• Providing virtual health care in accordance with applicable laws
  • Creating inter-professional care teams
  • Seeking required approvals for the provision of home and community care services
  • Providing home and community care services in accordance with applicable laws (including privacy and consent requirements)
  • Purchase and use of innovative software and equipment for patient care

3. Efficiency and Alignment

Recommendations 6-8 propose means of creating a healthcare system that: (i) strategically collects and uses data in a manner that will improve health outcomes and (ii) coordinates services to allow for increased value for taxpayer dollars.

DDO can assist OHTs with:

  • Sharing data and electronic health records
  • Using data for research and quality improvement purposes
  • Methods of collaborative governance
  • Co-location options
  • Sharing of management and front-line staff
  • Integration of administrative and procurement services
  • Integrating health services through services agreements and inter-professional care teams
  • Electronic referral processes

4. Capacity

Recommendations 9 and 10 consider how short- and long-term capacity issues might be better addressed by maximizing assets and skills that are currently available. The recommendations propose that collaborative leadership and integrated care are keys to maximizing the benefits of available assets.

DDO can assist OHTs with:

  • Shared governance models
  • Inter-professional care models
  • Data sharing
  • The procurement and use of innovative tools that allow for integrated care

For more information, please contact mgleeson@ddohealthlaw.com.

Update on Ontario Health Teams: The Self-Assessment Process is Complete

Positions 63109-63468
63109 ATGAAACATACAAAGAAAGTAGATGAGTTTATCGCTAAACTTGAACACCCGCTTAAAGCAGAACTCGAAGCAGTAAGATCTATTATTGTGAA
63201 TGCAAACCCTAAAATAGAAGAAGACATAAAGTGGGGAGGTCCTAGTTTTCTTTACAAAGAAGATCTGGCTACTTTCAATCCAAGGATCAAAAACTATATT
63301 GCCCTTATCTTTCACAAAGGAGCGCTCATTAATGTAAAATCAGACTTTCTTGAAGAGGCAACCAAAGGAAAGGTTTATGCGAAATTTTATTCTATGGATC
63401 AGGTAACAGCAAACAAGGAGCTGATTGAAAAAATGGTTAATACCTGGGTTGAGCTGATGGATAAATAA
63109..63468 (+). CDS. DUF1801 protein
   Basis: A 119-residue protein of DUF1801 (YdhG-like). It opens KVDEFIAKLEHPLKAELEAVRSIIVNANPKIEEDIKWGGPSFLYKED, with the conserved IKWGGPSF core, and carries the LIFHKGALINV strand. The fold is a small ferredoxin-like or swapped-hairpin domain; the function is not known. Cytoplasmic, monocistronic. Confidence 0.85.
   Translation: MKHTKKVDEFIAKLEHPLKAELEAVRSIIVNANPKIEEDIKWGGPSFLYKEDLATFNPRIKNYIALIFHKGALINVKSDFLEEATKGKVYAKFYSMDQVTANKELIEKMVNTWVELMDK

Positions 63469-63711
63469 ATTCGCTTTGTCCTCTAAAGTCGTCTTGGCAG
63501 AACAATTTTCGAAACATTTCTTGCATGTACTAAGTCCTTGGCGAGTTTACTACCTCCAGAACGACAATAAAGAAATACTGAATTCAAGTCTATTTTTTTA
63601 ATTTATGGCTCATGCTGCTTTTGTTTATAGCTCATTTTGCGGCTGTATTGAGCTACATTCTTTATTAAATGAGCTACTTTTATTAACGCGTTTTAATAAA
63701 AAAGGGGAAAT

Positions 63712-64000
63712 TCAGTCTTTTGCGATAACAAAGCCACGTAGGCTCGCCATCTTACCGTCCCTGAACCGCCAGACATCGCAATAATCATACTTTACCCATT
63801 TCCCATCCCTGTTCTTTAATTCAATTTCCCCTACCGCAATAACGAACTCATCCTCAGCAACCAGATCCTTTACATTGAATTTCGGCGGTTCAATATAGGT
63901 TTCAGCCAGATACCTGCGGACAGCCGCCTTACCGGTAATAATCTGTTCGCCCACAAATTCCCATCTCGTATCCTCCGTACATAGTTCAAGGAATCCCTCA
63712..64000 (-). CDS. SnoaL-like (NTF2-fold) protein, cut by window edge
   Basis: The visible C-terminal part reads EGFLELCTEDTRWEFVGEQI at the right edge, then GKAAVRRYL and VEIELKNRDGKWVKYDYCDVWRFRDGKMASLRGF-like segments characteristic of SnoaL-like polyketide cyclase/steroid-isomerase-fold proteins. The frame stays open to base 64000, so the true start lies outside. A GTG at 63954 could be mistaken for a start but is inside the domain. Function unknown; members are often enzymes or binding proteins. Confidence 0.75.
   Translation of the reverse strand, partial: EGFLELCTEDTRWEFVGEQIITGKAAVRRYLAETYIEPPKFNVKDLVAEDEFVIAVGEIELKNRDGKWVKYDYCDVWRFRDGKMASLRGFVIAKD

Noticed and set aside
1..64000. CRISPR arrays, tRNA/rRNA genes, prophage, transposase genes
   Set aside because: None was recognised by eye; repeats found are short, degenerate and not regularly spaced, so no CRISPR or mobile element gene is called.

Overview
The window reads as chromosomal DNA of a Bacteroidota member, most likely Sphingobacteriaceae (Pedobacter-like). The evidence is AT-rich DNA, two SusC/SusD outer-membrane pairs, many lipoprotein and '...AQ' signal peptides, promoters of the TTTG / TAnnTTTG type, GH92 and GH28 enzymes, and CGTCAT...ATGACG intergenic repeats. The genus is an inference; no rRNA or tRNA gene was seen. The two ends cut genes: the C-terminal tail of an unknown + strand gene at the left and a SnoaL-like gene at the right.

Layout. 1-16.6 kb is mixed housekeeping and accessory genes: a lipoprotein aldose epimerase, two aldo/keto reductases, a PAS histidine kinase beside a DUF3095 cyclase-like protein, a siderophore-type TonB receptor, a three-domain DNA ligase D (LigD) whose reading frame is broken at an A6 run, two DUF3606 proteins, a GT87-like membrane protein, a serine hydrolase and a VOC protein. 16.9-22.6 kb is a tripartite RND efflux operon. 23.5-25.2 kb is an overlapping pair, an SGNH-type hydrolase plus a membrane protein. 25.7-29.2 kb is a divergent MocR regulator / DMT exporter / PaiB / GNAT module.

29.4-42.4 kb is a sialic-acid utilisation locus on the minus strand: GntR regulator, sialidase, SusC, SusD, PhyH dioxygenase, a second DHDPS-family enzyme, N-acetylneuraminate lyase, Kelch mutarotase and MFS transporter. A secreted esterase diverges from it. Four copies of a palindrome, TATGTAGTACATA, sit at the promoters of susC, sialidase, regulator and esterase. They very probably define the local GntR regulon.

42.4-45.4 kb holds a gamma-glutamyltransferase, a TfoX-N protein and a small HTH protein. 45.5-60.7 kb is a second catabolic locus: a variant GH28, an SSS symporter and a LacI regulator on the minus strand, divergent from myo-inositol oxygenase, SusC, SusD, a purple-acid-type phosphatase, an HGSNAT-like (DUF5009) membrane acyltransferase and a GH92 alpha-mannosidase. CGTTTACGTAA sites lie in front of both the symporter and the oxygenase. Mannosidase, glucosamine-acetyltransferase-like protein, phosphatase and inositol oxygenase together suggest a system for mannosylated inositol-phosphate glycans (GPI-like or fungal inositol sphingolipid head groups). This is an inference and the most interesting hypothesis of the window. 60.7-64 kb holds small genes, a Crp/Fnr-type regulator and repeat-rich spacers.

On July 18, 2019, Ontario’s Minister of Health and Long-Term Care hosted an audio webinar to announce that the Ministry has completed its review of the first phase of self-assessments to become Ontario Health Teams. Before the end of July, the Ministry expects to make public the list of applicants that have been identified as ready to proceed to the Full Application portion of the approval process.

During the webinar, the Ministry announced that 31 applicants will be invited to submit Full Applications. Full Applications are to be submitted for review in October of this year. The Ministry will soon make available online materials that will describe the processes and requirements for completion of a Full Application.

The Ministry hopes to provide final approval for the first wave of Ontario Health Teams before the end of the calendar year.

Procuring through a distributor: Set expectations early!

When procuring goods our clients are sometimes faced with purchasing a good through a third party distributor rather than directly from the manufacturer of the good. An indirect purchase through a distributor can be problematic from a contractual perspective if the distributor is not willing to take full responsibility for all aspects of providing the relevant good (e.g., the delivery, performance, installation, and maintenance of the good, as applicable). Distributors sometimes attempt to avoid providing all of the product representations and warranties that would routinely be provided by a manufacturer of goods. A distributor may be hesitant to provide warranties on a good that it has neither manufactured nor tested itself.

In some such situations, a distributor may seek to share the risks related to the supply of a good by requesting that the purchaser enter into separate agreements with each of the distributor and manufacturer. The agreement with the distributor would identify such things as the products being purchased, pricing, and delivery terms, while the agreement with the manufacturer would address such things as product warranties, specifications, and service or maintenance terms. In our experience one of the primary difficulties of a two contract approach in this type of arrangement is that, unless the risk allocation terms of the two contracts are very carefully drafted and responsibilities are clearly delineated, the result could be that the purchaser is unclear as to which party is responsible for which obligations and risks. If something goes wrong, a purchaser could find itself in a situation in which all parties are pointing fingers at each other because the relevant contracts do not provide sufficient clarity as to which party bears responsibility for a particular type of damage.